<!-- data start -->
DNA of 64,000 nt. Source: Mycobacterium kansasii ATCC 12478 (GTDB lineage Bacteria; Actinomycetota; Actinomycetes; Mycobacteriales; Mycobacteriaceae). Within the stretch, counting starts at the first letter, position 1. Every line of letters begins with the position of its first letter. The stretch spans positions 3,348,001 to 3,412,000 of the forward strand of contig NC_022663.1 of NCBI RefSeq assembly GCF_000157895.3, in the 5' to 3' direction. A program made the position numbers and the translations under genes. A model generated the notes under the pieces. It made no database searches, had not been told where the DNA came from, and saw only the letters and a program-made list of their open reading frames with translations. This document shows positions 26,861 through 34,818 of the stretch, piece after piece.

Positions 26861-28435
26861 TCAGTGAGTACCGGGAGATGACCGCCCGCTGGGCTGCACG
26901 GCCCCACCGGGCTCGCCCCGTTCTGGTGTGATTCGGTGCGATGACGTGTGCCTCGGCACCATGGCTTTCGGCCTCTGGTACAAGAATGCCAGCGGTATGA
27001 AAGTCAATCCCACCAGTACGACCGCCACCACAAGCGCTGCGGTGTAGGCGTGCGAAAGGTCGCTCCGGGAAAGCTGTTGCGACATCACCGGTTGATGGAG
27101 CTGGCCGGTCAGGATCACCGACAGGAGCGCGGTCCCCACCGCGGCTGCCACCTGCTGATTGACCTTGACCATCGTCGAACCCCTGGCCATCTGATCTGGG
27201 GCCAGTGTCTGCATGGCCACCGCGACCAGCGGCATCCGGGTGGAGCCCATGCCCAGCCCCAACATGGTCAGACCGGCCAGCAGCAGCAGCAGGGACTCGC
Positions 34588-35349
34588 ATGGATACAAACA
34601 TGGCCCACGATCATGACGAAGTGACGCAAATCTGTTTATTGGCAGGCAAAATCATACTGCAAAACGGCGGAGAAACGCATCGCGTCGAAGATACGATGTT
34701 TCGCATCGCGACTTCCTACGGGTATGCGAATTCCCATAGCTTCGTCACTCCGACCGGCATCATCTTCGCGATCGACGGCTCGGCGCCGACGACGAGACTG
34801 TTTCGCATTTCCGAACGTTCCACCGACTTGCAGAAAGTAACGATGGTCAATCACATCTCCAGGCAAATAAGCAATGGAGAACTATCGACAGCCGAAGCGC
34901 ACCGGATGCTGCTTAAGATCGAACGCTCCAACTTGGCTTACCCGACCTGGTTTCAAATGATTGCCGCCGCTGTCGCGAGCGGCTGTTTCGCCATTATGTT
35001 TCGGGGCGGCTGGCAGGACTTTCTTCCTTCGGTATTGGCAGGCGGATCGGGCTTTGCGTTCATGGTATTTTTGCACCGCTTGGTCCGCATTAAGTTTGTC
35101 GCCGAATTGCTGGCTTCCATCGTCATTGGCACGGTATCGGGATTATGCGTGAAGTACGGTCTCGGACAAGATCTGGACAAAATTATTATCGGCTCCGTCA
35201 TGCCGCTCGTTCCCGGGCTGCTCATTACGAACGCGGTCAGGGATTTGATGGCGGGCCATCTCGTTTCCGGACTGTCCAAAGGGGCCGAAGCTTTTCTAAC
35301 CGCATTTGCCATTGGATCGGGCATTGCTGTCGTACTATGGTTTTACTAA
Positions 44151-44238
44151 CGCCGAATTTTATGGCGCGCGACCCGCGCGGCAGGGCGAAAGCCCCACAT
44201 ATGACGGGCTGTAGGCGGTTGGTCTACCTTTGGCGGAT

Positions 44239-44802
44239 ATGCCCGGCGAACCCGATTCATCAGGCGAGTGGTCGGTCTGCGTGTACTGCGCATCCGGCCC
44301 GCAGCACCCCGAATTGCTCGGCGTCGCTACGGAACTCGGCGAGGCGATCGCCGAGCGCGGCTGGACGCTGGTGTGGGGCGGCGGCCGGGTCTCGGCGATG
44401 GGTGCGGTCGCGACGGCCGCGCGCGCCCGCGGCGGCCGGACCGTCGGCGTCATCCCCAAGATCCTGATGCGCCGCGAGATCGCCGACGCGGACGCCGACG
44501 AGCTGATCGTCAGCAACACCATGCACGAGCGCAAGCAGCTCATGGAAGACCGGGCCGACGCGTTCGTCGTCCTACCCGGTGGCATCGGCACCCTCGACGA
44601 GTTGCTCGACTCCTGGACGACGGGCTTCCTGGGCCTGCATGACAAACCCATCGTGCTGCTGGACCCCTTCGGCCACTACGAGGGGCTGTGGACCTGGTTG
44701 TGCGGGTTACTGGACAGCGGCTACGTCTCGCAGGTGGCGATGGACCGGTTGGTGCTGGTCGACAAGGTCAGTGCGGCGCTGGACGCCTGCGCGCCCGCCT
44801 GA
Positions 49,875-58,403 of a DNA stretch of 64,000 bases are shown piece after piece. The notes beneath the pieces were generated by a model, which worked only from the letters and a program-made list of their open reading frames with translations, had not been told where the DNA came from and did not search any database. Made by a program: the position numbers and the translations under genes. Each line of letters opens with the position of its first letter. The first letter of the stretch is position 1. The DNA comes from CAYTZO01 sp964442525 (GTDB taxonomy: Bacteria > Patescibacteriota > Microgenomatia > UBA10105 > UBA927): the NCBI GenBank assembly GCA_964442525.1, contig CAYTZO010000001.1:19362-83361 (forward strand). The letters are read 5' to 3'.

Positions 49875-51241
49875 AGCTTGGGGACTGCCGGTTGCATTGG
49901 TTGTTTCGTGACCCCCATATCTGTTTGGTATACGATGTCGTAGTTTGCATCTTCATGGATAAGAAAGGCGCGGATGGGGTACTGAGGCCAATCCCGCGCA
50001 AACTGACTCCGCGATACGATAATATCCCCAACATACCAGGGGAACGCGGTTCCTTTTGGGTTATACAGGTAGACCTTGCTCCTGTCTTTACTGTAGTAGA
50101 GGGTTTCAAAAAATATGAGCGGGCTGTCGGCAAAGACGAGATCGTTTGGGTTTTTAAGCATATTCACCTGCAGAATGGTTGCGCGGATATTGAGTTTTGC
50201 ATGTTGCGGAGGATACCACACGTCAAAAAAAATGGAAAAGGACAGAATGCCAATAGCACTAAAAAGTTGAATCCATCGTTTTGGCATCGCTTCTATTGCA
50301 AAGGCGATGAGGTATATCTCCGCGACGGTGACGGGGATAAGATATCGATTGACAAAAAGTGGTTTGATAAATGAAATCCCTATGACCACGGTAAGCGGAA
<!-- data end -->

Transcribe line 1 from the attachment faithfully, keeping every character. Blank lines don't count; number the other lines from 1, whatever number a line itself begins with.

DNA of 64,000 nt. Source: Mycobacterium kansasii ATCC 12478 (GTDB lineage Bacteria; Actinomycetota; Actinomycetes; Mycobacteriales; Mycobacteriaceae). Within the stretch, counting starts at the first letter, position 1. Every line of letters begins with the position of its first letter. The stretch spans positions 3,348,001 to 3,412,000 of the forward strand of contig NC_022663.1 of NCBI RefSeq assembly GCF_000157895.3, in the 5' to 3' direction. A program made the position numbers and the translations under genes. A model generated the notes under the pieces. It made no database searches, had not been told where the DNA came from, and saw only the letters and a program-made list of their open reading frames with translations. This document shows positions 26,861 through 34,818 of the stretch, piece after piece.